The plague of coupons seems inescapable. Like the Egyptian captors of the Israelites, we are smitten by a misfortune of Biblical proportions, a metaphor that's not inappropriate this month, what with the coming of Passover. (What have we done to offend thee, Lord? Ah, yes, we have been greedy. Was it Walmart's promise of low prices? Our warped sense of entitlement? Our selfishness? Will we ever recover from this self-inflicted infestation?)
To deal with the plague, restaurant strategies are evolving. First, there are proactive, targeted coupons and deal-searching software. Three recent ones are Foodcaching, BiteHunter and SnapFinger. Foodcaching, developed locally, is part treasure hunt (like the sport geocaching) and part bargain hunt (as in Groupon-style coupons).
Meanwhile, Restaurant Week starts soon, running April 10-21 with time out for the weekend. Many of the 150 restaurants will serve a three-course, $15 lunch, and all will offer three-course dinners starting at $28. How can they do it without going broke? Your guess is as good as mine.
Not all the stops on today's tour of new eateries and eatery news will offer Restaurant Week specials, but let's embark anyway, atop Queen Anne. The much-loved Flame has sputtered, moving two doors south into space now shared with Elliott Bay Pizza. The Starbucks is getting its third paint job of the year. As Jerry Seinfeld would say, “What's the deal with that?”
On the same side of the street sits Homegrown. The company does everything right: "Our goal...is not only to create sandwiches out of sustainable ingredients but also to make sandwich creation sustainable itself." (Recycling: check. Peanut allergy warnings: of course! Decent ingredients: absolutely.)
But (a quick detour) Homegrown's "Meatloaf Monday" special, which should have been amazing, was not. Sliced meatloaf (Thundering Hooves beef, at least until they went out of business), avocado & cucumbers (organic, locally sourced), Gouda, grilled wheat bread from Essential Baking Company.
So what happened? A mistake common to lunch counters and fine dining houses alike: too much stuff. The meatloaf was sliced too thin, then grilled until it resembled nothing more than a dry all-beef patty. Goopy avocado oozed out under the crispy, unseasoned cukes. The cheese added nothing. Four, five, six competing flavors, including a dollop of hot sauce on the meatloaf. The result was indistinct and undistinguished.
Is it just me? Or has restaurant cooking become so gussied up that even a meatloaf sandwich needs reckless adornment?
Jason Franey, the talented young chef at Canlis, has been named one of the country's top ten "Best New Chefs" by Food & Wine magazine. Last year it was Jason Stratton, before that Jason Wilson. Is there a pattern, Jason?
Stratton, by the way, is expanding Cascina Spinasse by taking over the store at the corner of 14th Avenue and Pine Street. It will be called Artusi, with a big bar and a menu focused on Italy's aperitivo culture.
Also on Capitol Hill, there are plans for Marination Station to set up shop inside the Harvard Market. For its part, Skillet Diner is moving into the Chloe Apartments at 14th Avenue and Union Street, across the courtyard from Marjorie. Poquitos, an offshoot of the very French Bastille in Ballard, has already set up shop at 10th Avenue and East Pike Street.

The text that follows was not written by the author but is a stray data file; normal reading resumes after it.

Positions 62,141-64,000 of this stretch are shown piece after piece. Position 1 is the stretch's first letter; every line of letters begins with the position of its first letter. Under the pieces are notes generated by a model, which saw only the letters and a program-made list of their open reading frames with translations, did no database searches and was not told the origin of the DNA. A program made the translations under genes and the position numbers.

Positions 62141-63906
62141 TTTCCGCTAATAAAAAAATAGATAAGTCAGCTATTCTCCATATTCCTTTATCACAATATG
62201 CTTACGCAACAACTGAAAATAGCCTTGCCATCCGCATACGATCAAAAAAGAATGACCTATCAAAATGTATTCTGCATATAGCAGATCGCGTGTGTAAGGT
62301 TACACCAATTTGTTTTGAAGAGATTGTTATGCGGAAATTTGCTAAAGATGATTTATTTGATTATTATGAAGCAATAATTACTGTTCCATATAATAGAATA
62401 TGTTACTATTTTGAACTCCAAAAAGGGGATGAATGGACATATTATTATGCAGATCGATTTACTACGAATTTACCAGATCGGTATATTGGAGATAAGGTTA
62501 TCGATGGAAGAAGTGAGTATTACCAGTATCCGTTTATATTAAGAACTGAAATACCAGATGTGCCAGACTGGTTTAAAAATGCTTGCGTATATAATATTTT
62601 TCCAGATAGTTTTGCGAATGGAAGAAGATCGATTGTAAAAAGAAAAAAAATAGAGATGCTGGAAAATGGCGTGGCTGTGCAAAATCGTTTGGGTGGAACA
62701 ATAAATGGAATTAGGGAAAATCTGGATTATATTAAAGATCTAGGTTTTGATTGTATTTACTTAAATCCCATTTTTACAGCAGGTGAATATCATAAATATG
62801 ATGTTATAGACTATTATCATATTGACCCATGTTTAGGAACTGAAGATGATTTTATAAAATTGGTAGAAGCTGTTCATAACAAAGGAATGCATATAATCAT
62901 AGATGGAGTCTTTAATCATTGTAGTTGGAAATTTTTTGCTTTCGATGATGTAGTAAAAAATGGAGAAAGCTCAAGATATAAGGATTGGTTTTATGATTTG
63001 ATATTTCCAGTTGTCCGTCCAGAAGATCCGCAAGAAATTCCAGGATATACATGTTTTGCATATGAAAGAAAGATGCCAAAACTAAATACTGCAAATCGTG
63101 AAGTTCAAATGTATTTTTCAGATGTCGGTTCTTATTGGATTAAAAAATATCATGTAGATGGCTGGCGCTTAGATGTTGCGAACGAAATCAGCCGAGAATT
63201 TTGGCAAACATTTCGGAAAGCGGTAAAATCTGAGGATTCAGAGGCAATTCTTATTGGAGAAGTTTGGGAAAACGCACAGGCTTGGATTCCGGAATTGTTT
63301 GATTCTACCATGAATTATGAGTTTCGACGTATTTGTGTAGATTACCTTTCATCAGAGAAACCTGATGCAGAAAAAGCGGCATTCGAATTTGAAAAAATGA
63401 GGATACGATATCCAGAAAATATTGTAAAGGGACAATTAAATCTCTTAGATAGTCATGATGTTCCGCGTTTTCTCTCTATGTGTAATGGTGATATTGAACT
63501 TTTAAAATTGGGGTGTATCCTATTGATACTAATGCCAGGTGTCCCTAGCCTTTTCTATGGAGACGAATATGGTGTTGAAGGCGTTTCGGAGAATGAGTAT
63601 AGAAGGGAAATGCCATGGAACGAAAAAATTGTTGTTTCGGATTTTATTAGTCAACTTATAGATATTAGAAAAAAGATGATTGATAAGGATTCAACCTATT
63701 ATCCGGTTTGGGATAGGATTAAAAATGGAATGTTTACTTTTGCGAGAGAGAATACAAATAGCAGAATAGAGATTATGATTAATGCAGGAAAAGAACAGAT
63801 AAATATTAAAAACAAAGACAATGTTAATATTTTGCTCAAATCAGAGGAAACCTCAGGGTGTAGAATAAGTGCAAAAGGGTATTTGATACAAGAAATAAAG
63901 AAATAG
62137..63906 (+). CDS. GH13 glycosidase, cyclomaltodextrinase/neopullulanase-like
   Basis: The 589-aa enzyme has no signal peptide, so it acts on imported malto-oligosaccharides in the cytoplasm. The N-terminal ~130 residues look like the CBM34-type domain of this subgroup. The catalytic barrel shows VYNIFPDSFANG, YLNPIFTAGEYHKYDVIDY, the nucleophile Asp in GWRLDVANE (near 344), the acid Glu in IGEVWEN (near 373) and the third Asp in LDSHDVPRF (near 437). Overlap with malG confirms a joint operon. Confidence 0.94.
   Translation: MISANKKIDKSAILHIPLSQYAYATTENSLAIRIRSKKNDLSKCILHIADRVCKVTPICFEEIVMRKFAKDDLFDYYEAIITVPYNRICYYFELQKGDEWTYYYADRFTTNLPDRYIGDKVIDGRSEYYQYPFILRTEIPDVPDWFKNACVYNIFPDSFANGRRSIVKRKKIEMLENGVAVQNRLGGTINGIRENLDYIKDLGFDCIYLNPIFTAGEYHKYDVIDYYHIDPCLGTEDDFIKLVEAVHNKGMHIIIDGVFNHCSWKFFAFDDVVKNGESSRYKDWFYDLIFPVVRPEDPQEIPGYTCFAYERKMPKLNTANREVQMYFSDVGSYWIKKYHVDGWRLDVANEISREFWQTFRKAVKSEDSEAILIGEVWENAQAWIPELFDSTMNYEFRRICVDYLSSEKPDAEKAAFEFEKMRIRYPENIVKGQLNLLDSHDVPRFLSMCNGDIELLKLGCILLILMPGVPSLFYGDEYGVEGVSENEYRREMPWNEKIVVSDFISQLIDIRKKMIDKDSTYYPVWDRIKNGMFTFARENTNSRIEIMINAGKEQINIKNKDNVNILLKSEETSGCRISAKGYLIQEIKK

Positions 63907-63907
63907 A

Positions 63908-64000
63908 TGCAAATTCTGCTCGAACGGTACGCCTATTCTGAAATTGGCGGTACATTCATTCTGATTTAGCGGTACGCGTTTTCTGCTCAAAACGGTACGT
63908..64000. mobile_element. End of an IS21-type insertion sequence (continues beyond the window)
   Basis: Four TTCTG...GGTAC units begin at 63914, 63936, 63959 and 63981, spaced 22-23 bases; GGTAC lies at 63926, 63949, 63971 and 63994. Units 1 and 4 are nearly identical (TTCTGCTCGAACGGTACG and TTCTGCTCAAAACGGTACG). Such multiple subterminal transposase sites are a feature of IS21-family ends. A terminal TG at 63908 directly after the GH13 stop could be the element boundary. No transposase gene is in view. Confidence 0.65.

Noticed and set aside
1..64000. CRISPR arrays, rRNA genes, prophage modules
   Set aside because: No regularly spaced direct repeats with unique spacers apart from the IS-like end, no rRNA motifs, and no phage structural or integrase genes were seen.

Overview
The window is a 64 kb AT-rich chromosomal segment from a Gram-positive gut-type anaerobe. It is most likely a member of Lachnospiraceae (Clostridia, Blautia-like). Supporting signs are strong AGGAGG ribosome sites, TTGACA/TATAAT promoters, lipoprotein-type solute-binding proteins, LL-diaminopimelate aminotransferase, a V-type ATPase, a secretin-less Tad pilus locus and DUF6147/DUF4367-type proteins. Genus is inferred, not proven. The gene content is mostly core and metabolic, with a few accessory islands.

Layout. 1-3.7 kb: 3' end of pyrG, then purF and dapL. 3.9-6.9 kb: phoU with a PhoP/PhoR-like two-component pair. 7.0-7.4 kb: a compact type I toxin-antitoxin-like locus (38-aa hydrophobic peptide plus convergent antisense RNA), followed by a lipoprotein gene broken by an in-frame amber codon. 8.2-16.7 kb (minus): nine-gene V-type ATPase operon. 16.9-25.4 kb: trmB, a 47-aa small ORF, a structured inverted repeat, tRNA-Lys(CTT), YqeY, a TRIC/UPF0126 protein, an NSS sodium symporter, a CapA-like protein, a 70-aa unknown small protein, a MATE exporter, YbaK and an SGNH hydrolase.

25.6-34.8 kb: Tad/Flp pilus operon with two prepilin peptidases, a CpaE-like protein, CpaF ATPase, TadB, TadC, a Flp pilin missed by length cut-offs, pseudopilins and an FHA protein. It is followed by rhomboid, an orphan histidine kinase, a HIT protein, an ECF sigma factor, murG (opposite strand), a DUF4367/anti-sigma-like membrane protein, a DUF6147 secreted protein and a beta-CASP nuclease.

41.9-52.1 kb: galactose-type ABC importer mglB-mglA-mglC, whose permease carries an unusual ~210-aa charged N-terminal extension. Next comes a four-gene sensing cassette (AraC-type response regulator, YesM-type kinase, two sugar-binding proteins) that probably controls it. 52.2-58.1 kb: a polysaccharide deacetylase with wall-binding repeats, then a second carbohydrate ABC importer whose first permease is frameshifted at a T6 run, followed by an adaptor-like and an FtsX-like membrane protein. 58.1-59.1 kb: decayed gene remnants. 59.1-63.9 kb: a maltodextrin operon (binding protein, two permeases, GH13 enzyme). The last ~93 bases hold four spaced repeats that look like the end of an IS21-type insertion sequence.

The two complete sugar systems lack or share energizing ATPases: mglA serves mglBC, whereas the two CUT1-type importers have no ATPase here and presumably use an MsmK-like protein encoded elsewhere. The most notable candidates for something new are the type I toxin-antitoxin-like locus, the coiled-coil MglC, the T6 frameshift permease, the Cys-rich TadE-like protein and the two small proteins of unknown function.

A cluster of newcomers around Seattle University. Chieftain, a pub in-progress, and Ba Bar, a Vietnamese sandwich shop, lead the way. On Broadway, look for a new Mod Super Fast Pizza (and be prepared to shell out a standard price of $6.28). Around the corner, on Nagle Place, a tiny spot called Cure, overlooking Cal Anderson Park.
And still more Capitol Hill openings: from Bottleneck (in Fremont) comes Tommy Gun, at 17th Avenue & East Olive Way, a Prohibition-themed eatery, food by Skillet Diner's Brian O'Connor. As if that weren't enough, an actual distillery, Sun Liquor, at 512 E. Pike, will make the move from cocktail bar to selling its own hooch. Where Kurrent failed to catch on, at 600 E. Pine, there's now Kiki, with low-priced, Asian-style small plates. Nearby, at 720 E. Pike, where Maharajah stood, comes Pho Le, a (you guessed it) pho parlor. Closer to downtown, where Bambuza bamboozled no one, there's now 820 Pike, another Asian spot (Vietnamese, Chinese, sushi) for conventioneers.
Elsewhere in Seattle: Look for a new farmers market in Interbay this summer. Madison Park has a new bakery called Belle Epicurean. Greenlake will soon welcome Trattoria Cioppino. Fremont has a new deli called Dot's, Mercer Island gets Stopsky's. West Seattle will welcome Chaco Canyon's raw and vegan fare. Madrona has a new pizzeria where Dulces used to be, called Pritty Boys' Family Pizzeria, owned by the folks behind Belltown's Branzino. Speaking of Belltown, the chef from Cutters Bayhouse, Justin Mevs, is launching Lucky Diner at 1st Avenue and Cedar Street. And the chef from Lecosho, Mike Easton, will open a lunch spot featuring handmade pasta, to be called Il Corvo, inside Procopio gelateria, on the Pike Street Hillclimb.
Continuing our quick around-the-horn of startup and expansion plans: on The Ave in the U District, a new breakfast & brunch spot called Nook.
Downtown, Maximus Minimus returns for another season at the corner of 2nd and Pike. A couple of blocks inland, at 4th and Union, we'll soon see San Francisco chef Michael Mina open a très, très upscale place called RN74, named for the highway that runs through Burgundy's best vineyards.
In South Lake Union, look for an offshoot of Cactus to complete the passel of restaurants in the Terry Avenue building, otherwise occupied by three(!) new Tom Douglas restaurants: Cuoco (upscale Italian), Brave Horse Tavern (a beer, burgers & pretzels joint) and Ting Momo (a Tibetan dumpling café). If you're still hungry, a deli called The Wurst Place is about to open at Westlake Avenue North & Republican Street. And on that, wurst, note, so long for now.